Animal health officials in India confirmed an H5N1 avian influenza outbreak in backyard birds in three villages in the country's West Bengal state, according to a Jan 15 report from the World Organization for Animal Health (OIE). The outbreak, India's first since October 2009, killed 1,000 of about 80,000 susceptible birds in the three Murshidabad district villages. The remaining birds and those in a 3-kilometer radius around the area were culled to prevent the spread of the virus. The government will compensate owners for the poultry. Veterinary authorities are conducting intensive surveillance in areas within 10 kilometers of the outbreak site. They have also closed poultry markets in the area and have prohibited the sale and transport of birds. Investigators haven't yet determined the source of the virus. West Bengal is in eastern India near its border with Bangladesh.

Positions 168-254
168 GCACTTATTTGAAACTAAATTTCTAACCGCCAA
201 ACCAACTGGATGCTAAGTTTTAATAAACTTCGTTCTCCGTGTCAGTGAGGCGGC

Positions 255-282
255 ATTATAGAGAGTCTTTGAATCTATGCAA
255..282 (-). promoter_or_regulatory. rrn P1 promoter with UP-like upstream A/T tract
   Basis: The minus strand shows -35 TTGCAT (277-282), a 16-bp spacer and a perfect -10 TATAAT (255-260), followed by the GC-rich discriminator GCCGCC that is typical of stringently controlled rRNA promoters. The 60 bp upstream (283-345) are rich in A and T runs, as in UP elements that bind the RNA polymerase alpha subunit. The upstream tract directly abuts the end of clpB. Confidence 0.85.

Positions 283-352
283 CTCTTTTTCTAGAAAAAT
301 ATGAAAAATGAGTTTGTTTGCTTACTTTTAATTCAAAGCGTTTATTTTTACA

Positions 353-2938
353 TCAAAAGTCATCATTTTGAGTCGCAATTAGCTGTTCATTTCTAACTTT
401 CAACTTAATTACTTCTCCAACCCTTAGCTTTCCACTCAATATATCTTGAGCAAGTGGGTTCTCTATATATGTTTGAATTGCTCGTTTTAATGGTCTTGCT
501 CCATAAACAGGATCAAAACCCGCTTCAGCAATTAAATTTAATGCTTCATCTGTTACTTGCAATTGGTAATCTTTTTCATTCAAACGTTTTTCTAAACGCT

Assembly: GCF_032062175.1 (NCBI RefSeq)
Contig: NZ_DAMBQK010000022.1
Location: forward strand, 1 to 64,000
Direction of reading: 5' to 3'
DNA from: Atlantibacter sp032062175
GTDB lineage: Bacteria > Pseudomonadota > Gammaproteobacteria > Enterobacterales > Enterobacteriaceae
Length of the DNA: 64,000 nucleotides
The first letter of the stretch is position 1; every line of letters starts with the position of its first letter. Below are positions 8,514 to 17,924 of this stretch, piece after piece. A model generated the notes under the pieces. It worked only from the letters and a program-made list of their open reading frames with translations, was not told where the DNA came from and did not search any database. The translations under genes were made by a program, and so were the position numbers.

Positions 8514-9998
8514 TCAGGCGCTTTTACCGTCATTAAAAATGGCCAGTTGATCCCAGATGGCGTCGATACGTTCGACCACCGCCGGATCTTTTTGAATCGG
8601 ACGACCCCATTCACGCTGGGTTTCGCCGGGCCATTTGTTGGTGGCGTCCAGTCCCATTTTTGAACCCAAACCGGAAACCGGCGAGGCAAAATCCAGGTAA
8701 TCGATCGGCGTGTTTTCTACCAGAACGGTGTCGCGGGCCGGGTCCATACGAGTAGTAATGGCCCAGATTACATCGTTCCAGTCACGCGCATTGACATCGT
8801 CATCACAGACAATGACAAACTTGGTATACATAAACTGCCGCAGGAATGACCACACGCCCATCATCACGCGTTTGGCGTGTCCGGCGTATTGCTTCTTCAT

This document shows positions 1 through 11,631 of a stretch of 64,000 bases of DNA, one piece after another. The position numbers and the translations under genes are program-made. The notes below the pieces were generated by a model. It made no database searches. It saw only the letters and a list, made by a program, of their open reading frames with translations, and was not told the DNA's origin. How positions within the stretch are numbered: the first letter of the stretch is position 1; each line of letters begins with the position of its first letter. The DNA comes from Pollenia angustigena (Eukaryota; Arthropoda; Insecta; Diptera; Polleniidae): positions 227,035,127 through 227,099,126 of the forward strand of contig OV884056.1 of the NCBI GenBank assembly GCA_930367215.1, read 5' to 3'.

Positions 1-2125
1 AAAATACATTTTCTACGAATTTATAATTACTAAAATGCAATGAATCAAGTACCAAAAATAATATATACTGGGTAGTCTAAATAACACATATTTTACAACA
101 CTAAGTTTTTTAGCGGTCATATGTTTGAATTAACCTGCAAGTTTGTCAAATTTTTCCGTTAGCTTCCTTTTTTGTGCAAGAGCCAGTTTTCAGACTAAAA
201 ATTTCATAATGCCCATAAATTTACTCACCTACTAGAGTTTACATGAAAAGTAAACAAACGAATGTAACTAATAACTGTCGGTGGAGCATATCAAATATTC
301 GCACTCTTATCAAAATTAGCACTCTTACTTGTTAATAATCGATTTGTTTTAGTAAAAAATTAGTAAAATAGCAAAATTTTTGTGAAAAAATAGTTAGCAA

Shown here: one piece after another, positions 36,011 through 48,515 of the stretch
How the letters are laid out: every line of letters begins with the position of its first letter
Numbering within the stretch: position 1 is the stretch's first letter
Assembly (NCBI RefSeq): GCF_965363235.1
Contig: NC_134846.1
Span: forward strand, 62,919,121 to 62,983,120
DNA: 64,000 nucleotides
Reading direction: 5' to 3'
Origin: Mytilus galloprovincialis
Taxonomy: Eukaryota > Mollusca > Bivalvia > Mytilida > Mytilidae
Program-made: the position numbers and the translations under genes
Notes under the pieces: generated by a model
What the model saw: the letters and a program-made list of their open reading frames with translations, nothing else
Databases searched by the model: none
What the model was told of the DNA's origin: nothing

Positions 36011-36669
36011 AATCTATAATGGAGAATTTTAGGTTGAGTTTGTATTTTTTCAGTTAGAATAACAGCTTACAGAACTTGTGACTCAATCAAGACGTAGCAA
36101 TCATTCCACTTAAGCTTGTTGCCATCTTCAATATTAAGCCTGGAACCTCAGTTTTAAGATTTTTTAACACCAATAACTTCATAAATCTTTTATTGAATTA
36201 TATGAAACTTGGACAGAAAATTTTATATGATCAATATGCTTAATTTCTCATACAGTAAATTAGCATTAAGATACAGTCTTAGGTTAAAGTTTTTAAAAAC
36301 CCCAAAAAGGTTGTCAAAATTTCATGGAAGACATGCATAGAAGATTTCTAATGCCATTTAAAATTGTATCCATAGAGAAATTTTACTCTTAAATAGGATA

H5N1 strikes Bangladesh poultry farm
Livestock officials in Bangladesh today reported that the H5N1 avian influenza virus struck a poultry farm in the western part of the country, according to a report from the World Organization for Animal Health (OIE). The outbreak began on Jan 4 and killed 250 poultry; the remaining 932 birds were culled to control the disease. Investigators have not found the source of the outbreak, which is Bangladesh's first since September. Authorities disinfected the farm and have limited poultry transport in the area. Yesterday India reported an H5N1 outbreak in backyard birds in West Bengal state in the eastern part of the country, not far from the border with Bangladesh.

Indonesia's H5N1 status debated as outbreak reported